Sustainable Business Case Study – The Co-Operative Group

Cooperative-logoThe popular and prestigious Green Business Awards were held earlier this month. Winner of the overall ‘Green business of the year’ award and ‘Climate’ award was the Co-operative Group, making it a great candidate to be featured as a SBT case study

The Co-operative group is the largest mutual business in UK, owned by more than 6 million consumers, as opposed to private shareholders. The Co-op’s businesses extend to various sectors, such as food retail, finance and banking, funeral services and many more. However, it is not this that makes the Co-operative Group unique. It is its view on business and the way it goes about conducting its business, which is best summed up by the Group itself:

‘Like any business, we want to be a commercial success. However, even more important to us is the way we do business, and the way that we use our profits. We believe that we should offer our customers both value and values. Which makes us a bit different’

The Co-operative Group is a model for businesses wishing to become greener and more sustainable. Here is what we can learn from their business values and principles.

The Co-operative Group’s values

The Co-operatives values are idiosyncratic and powerful communicators of their intent to be a sustainable business (note: these values may differ from the Co-ops corporate values but are clearly evident in the way that they do business)

  • Self-help: help people to help themselves
  • Self-responsibility: take responsibility for individual actions
  • Democracy: members, who are customers, have a say in the way Co-op runs its businesses
  • Equality: No matter how much money a member invests in their share account, they still have only one vote
  • Equity: making sure that business is carried out in a way that is fair and unbiased
  • Solidarity: the Co-op shares interests and common purposes with their members and other co-operatives
  • Openness: understanding that nobody’s perfect and therefore not hiding when they are not
  • Honesty: being honest about what they do and the way they do it
  • Social responsibility: encouraging people to take responsibility for their own community, and working together to improve it
  • Caring for others: Co-op regularly funds various charities and local community groups from the profit of their businesses

The Co-operative Group’s principles

It is clear that the Co-operative Group has a number of guiding business principles which help it live up to the values illustrated above. These include:

  • Voluntary and open membership
  • Democratic member control
  • Autonomy and independence: co-operatives are always independent, even when they enter into agreements with the Government and other organisations
  • Education, training and information: co-operatives educate and develop their members as well as their staff
  • Co-operation amongst co-operatives: Co-operatives work together with other co-operatives to strengthen the co-operative movement as a whole
  • Concern for community

Sustainable business achievements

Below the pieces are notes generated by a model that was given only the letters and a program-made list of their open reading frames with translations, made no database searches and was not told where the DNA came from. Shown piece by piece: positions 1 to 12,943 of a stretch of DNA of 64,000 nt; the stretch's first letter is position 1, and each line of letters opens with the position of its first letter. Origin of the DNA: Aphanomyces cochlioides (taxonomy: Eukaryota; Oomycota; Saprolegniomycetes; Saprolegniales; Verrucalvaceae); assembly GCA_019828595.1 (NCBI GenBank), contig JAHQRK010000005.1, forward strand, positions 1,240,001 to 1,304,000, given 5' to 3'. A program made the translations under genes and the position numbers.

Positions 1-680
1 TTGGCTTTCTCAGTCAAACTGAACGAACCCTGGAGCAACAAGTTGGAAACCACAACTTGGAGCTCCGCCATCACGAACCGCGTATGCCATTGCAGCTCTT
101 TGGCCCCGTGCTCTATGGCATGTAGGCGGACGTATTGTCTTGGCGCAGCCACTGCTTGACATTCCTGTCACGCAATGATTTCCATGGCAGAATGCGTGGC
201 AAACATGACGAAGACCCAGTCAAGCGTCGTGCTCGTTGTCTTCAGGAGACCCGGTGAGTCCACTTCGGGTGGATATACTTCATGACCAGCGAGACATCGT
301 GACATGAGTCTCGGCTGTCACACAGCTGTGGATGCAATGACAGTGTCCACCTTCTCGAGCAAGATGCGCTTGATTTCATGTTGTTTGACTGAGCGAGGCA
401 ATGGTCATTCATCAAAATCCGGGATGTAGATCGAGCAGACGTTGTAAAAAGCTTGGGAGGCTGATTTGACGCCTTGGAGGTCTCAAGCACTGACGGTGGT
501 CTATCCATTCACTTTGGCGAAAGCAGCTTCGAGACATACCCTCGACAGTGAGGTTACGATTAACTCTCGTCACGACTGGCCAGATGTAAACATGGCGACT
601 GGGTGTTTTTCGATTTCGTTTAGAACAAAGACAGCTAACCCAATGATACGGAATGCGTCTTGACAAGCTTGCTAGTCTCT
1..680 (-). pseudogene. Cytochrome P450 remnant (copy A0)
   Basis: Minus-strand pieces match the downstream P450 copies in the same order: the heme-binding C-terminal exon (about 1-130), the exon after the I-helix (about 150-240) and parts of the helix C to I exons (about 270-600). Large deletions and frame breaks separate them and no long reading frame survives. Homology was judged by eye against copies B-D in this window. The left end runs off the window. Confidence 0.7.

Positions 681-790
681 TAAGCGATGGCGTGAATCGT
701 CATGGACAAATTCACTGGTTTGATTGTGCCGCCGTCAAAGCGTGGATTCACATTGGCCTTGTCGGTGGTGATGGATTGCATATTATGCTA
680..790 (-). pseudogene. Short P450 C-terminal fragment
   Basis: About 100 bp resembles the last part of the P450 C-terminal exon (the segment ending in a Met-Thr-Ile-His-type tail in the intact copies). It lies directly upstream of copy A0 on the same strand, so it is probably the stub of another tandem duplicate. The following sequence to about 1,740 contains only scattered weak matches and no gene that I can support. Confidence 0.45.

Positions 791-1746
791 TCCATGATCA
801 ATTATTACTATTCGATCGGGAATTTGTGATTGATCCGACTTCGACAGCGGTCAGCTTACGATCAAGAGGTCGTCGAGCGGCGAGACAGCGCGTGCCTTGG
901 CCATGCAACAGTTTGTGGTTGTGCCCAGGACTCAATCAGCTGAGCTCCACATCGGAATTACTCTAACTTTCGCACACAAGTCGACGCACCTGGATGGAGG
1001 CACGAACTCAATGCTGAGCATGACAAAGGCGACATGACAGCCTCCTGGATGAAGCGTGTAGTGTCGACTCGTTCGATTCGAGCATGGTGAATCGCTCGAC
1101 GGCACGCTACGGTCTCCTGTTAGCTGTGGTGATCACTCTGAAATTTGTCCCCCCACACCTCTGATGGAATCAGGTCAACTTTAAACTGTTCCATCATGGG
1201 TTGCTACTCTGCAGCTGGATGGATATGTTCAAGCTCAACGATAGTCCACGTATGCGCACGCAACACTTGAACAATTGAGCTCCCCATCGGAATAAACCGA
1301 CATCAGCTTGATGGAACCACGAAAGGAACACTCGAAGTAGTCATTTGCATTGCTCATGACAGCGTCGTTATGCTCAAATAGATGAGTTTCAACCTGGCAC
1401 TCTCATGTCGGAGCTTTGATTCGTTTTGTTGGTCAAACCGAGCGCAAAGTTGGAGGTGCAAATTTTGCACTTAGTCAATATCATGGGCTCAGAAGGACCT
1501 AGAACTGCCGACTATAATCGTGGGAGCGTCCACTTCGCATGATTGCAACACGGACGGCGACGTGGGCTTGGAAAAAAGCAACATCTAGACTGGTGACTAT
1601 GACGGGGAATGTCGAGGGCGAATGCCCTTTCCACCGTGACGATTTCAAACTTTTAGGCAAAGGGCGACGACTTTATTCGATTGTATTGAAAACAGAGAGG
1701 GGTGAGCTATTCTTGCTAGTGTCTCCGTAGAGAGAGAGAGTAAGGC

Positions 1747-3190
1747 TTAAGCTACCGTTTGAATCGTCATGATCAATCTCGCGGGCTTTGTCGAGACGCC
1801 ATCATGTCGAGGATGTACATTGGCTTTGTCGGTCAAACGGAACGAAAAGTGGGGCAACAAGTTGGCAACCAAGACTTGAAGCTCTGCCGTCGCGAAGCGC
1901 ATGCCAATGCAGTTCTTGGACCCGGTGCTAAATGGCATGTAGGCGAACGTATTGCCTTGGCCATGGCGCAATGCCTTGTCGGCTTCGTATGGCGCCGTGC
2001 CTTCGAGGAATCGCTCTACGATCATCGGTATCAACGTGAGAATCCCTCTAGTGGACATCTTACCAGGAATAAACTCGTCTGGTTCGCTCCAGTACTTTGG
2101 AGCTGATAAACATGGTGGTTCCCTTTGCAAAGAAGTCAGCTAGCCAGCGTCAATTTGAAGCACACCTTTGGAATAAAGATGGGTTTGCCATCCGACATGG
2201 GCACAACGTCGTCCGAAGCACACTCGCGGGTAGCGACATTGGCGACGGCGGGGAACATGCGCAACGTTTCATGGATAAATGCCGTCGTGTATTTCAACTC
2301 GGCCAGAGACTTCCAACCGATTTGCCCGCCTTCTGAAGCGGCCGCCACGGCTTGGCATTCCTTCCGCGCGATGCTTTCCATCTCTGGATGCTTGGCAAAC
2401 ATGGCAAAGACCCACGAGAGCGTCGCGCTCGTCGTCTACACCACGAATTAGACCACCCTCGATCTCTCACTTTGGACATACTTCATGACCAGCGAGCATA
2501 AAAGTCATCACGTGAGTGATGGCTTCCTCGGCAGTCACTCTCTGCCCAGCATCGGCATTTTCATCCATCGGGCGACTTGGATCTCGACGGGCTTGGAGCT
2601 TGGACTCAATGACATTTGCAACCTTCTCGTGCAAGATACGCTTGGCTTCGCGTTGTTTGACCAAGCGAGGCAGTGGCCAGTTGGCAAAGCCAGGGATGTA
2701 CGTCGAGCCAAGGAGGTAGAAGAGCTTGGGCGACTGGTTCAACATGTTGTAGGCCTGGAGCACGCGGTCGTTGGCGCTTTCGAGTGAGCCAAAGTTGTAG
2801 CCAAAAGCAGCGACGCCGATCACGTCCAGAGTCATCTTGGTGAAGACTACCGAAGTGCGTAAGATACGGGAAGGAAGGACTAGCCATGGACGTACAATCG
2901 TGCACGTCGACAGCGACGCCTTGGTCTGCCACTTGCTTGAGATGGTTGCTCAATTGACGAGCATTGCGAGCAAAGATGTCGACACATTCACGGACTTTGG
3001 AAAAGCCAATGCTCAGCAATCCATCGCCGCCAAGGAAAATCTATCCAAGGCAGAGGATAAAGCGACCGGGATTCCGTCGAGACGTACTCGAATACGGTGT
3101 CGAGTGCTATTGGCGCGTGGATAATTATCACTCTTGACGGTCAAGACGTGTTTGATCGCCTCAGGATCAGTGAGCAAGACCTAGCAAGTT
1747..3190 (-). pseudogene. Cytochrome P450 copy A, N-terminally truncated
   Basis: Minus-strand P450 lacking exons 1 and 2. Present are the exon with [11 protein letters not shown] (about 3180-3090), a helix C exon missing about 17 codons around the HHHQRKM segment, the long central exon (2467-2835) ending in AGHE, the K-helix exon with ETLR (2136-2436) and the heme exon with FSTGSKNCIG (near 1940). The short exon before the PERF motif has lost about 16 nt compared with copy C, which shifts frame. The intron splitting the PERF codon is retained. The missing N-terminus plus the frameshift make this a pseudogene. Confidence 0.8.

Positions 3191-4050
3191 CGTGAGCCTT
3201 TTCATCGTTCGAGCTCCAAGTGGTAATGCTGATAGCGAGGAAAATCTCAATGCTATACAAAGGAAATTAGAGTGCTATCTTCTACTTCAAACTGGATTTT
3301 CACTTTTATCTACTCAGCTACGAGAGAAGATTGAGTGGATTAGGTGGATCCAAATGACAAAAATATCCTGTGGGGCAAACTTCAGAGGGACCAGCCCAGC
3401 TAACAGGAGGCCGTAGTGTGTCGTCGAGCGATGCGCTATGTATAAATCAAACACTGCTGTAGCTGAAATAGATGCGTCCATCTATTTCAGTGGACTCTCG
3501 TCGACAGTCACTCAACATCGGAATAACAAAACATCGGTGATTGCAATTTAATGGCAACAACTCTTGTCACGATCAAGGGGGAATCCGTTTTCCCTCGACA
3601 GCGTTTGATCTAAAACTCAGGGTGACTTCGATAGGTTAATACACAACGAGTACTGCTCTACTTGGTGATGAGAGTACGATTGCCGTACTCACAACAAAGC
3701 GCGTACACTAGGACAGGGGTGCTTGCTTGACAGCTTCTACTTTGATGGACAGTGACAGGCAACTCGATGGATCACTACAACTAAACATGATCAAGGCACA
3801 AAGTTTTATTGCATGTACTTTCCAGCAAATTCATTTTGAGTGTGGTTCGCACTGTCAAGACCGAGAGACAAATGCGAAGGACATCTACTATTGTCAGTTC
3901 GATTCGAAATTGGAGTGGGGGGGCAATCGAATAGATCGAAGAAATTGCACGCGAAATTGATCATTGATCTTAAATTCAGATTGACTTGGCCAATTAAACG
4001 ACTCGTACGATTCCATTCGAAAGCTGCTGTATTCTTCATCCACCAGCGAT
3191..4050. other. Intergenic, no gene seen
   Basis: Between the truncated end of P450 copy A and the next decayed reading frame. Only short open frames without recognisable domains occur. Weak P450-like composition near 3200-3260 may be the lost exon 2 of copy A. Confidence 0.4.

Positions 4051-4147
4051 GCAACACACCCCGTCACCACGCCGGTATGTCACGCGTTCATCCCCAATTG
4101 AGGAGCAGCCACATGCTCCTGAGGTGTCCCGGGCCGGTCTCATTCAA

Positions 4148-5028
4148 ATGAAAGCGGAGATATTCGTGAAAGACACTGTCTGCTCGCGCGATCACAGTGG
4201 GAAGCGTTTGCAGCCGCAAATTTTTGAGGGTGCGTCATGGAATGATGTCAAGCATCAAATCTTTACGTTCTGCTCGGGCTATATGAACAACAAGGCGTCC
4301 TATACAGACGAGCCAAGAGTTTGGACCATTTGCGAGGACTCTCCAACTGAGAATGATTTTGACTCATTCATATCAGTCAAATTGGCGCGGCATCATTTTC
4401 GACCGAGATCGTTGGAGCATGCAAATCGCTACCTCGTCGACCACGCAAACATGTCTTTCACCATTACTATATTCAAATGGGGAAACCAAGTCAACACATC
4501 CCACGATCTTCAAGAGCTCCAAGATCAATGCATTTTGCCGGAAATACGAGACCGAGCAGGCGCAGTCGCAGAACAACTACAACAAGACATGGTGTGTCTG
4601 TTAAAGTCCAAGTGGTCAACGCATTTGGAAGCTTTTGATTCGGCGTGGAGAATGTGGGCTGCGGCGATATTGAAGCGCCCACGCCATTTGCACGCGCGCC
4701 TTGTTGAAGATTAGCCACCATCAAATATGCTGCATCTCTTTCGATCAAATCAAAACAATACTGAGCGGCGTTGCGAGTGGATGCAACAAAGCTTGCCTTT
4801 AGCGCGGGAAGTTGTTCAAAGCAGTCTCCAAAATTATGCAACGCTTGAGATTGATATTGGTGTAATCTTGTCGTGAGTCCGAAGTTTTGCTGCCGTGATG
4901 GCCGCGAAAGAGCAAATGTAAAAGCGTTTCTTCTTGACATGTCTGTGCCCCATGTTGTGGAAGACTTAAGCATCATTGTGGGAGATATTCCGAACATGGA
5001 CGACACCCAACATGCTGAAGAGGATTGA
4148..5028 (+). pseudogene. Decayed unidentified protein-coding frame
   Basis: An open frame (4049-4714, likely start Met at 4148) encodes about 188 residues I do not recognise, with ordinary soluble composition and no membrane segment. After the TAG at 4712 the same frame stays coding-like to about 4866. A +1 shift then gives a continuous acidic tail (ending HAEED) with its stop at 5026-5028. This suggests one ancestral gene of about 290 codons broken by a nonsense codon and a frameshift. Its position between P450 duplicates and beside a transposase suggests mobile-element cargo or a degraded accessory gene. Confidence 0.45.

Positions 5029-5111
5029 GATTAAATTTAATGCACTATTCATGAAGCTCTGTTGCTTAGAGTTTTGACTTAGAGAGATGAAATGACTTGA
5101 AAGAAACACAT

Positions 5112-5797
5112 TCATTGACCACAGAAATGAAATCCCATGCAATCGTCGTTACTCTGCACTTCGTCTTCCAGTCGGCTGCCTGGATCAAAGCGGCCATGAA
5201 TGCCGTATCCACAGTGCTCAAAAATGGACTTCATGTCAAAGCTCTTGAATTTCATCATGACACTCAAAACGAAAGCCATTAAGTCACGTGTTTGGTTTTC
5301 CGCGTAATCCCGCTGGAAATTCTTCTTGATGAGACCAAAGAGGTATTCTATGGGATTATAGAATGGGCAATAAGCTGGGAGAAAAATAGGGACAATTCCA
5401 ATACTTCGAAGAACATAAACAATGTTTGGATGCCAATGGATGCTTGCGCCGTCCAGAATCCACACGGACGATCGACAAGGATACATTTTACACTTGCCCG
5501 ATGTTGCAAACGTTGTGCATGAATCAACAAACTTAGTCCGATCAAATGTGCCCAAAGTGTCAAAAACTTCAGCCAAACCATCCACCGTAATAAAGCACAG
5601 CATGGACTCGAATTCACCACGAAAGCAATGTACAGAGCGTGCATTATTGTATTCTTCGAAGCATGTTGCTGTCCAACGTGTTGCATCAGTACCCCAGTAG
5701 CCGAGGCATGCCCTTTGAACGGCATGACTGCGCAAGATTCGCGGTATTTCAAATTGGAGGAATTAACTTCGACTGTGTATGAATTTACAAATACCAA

The Co-operative has used its unique values and business principles to achieve significant advances in its sustainability and environmental performance. Achievements include:

  • 40% cut in absolute emissions since 2006
  • Carbon reduction target of 50% by 2020 (in absolute terms, therefore guaranteeing a reduction in its climate change impacts)
  • Target to generate a quarter of its electricity needs from its own renewable sources by 2017
  • Co-op’s new head office in Manchester achieved the BREEAM environmental performance assessment ‘outstanding’ award
  • Fitting doors on refrigeration units in 2000 stores by 2020 to cut energy use by 20%
  • In 2012 alone, Co-op invested £13m to improve energy efficiency. They have also committed to provide £1bn to finance UK renewable energy projects
  • The Co-op are committed to source soya from sustainable sources so as to avoid contributing to deforestation
  • The Co-op has also been known for its campaigning activities. An example is working alongside WWF to oppose energy firm plans to exploit tar sand in countries such as Canada

What can other company’s learn from the Co-operative?

The Co-operative group is a prime example of how businesses can become more sustainable, and how to communicate and embed clear values and business principles which create an organising intelligence for the business.

The Co-op is clear about their practices and success stories, which can be easily accessed through their website.

The most unique aspect of the company is that they give power to the people who they care most about, their customers. And in doing good by them they do good for themselves.

About the Author Charles El-Zeind

Charles El-Zeind is passionate about communicating environmental issues such as climate change and sustainability. Charles is currently involved in a grassroots community project with the Fiveways and Hollingdean Transition Network and writes regularly for the Sustainable Business Toolkit. He holds a bachelor degree from the University of Brighton in Environment and Media Studies.

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